Monday, April 18, 2011

Ross Douthat on Taxes #notintendedtobeafactualstatement

There is a central problem in the way that self-identifying conservatives think about taxation. Here's a perfect example from Ross Douthat's piece in today's New York Times:
All we need to do instead is let taxes rise and keep on rising. This is how the “current law baseline” cuts the deficit: Thanks to inflation and bracket creep, its tax code gradually subjects more and more Americans to rates that now fall only on the wealthy.
Listen carefully to Douthat's complaint. "More and more Americans" will fall into the wealthy category, and they'll become more and more resentful of paying what they have asked others to pay. The assumption behind this attack on taxes is that Americans are a selfish, greedy people. Conservatives assume that the people who want more tax revenues from corporations, hedge-fund managers, and professional wealth inheritors are poor or at least have no aspirations to be wealthy.

"More and more Americans" amassing wealth is of course not Douthat's goal; it's a flaw.

This view of American economic possibility is shockingly stratified: if you're poor, you root against the rich. If you're rich, you have no reason to pay into a social safety net system because you'll always be rich. Douthat's analysis is proper in highly authoritarian, economically constrained societies. The American model of supposedly meritocratic capitalism has no place for this picture of calcified economic position.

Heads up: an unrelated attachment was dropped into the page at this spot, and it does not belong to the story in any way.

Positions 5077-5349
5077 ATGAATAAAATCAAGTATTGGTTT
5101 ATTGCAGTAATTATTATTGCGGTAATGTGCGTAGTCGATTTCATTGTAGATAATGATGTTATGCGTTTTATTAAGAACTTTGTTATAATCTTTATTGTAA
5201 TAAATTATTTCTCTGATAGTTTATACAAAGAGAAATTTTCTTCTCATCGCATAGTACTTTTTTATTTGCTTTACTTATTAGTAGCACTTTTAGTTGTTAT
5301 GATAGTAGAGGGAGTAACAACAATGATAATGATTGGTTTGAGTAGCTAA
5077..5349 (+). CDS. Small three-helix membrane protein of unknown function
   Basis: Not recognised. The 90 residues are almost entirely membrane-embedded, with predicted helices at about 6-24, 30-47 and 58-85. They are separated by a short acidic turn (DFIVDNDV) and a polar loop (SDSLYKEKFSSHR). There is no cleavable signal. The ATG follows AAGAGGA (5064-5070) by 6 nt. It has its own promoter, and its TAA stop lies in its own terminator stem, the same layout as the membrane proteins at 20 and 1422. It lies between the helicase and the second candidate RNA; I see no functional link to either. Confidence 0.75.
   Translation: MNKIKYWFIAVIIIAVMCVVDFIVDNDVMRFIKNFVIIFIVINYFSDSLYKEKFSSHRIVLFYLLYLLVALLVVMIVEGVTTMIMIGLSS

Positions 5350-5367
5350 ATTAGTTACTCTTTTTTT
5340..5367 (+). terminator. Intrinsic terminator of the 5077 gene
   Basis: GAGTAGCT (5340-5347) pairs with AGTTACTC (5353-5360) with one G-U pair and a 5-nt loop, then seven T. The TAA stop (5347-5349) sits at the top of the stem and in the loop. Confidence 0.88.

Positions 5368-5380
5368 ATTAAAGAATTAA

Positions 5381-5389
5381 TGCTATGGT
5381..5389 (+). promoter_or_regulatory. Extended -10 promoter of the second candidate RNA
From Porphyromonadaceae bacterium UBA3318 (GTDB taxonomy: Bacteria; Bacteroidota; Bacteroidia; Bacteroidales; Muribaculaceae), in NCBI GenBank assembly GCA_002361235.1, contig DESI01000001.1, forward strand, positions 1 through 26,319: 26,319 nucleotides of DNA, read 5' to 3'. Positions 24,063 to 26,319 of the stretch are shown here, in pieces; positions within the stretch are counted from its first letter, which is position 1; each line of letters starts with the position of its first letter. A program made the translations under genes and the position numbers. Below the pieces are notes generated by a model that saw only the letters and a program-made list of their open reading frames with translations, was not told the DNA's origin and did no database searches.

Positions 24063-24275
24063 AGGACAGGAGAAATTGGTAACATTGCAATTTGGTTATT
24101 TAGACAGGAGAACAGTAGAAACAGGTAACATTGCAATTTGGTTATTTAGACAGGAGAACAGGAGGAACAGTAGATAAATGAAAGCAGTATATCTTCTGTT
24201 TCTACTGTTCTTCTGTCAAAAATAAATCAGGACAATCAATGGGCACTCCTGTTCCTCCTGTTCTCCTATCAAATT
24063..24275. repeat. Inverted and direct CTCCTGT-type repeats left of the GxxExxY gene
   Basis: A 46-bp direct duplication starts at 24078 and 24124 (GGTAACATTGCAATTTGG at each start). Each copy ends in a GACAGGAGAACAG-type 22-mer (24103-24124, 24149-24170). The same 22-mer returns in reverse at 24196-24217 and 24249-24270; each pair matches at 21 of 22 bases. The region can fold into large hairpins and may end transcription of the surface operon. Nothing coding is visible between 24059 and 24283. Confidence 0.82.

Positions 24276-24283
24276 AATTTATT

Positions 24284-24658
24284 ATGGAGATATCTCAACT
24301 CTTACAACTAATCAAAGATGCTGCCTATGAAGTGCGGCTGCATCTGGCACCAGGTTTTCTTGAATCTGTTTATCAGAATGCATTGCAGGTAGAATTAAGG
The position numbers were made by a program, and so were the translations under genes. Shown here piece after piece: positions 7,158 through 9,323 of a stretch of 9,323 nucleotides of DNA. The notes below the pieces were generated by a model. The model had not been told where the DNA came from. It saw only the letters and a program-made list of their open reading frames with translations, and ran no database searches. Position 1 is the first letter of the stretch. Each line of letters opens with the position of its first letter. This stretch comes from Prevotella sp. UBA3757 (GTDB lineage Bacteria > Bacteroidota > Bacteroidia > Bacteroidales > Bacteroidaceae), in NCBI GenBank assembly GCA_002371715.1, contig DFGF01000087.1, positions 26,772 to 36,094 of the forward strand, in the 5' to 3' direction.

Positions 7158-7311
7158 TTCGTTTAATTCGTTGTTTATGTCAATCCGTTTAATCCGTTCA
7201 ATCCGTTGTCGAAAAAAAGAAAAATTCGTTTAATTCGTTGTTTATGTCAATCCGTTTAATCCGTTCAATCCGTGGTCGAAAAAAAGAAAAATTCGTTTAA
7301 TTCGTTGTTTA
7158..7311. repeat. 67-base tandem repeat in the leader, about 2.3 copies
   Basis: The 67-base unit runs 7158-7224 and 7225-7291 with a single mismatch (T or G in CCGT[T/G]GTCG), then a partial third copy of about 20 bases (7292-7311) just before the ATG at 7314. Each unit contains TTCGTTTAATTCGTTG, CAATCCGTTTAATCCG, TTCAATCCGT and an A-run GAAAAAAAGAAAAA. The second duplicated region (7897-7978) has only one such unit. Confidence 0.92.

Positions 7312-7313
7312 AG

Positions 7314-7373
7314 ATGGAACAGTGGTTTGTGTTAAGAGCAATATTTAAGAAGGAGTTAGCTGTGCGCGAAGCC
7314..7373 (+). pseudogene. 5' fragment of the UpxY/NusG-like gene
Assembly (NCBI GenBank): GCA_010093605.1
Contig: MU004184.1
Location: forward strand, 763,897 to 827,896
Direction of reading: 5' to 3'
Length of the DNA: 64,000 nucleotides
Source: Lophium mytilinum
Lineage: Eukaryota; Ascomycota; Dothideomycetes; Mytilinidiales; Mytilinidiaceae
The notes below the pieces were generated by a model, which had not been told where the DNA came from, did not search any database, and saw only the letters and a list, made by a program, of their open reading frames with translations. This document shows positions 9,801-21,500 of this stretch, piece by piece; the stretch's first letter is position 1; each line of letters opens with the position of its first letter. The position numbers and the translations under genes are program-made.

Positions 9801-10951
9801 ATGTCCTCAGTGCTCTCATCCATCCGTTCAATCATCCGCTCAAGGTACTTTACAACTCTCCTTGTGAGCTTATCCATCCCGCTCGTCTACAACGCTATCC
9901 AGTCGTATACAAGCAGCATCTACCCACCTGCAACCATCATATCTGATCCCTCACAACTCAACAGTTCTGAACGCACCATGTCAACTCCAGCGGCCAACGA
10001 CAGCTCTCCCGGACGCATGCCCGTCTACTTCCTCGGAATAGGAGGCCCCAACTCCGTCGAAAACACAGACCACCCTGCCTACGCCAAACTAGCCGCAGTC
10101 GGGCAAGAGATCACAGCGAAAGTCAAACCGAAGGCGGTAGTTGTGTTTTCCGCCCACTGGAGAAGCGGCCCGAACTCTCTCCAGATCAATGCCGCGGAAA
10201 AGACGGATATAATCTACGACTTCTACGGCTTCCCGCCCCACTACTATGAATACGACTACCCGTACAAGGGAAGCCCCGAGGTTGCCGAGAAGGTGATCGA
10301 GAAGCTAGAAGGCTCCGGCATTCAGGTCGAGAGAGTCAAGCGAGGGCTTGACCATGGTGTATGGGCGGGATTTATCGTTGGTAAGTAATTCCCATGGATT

If Douthat wanted to actually address how Americans are going to provide for their future, he should be spending his considerable resources of time and influence thinking about how we can make it easier for Americans to break into the wealthy strata. He would be more concerned about helping wealthy Americans give back to the country that made that success possible. Instead, Douthat is concerned only with preserving the status quo: historically low tax rates for him and his wealthy pals.

And just to prove that he isn't at all serious, Douthat promises that 'racial tensions' will foment.
They could have ugly political consequences as well. Historically, the most successful welfare states (think Scandinavia) have depended on ethnic solidarity to sustain their tax-and-transfer programs. But the working-age America of the future will be far more diverse than the retired cohort it’s laboring to support. Asking a population that’s increasingly brown and beige to accept punishing tax rates while white seniors receive roughly $3 in Medicare benefits for every dollar they paid in (the projected ratio in the 2030s) promises to polarize the country along racial as well as generational lines.
I don't know why anyone would pay Douthat for his racist drivel. His capping argument here is that because my Americans aren't willing to invest in Social Security that might go to a recipient with different color skin. Douthat might have a problem with 'brown and beige' people, and certainly projects his racism onto others, casting it as 'their' problem.

He may have a point about the generational divide, but that's also why Congress passed the Affordable Care Act last year; to put in place a system to prevent the 3-to-1 payout problem that Douthat cites. And not by abolishing Medicare like Ryan's Folly (which Douthat touts), but by actually making health care more effective, humane, and affordable. Ross Douthat opposes that plan because a Democrat passed it.

Ross Douthat's argument pretends to address a real problem using the fantasy-world Ryan's Folly. His remarks assuredly were #notintendedtobeafactualstatement.

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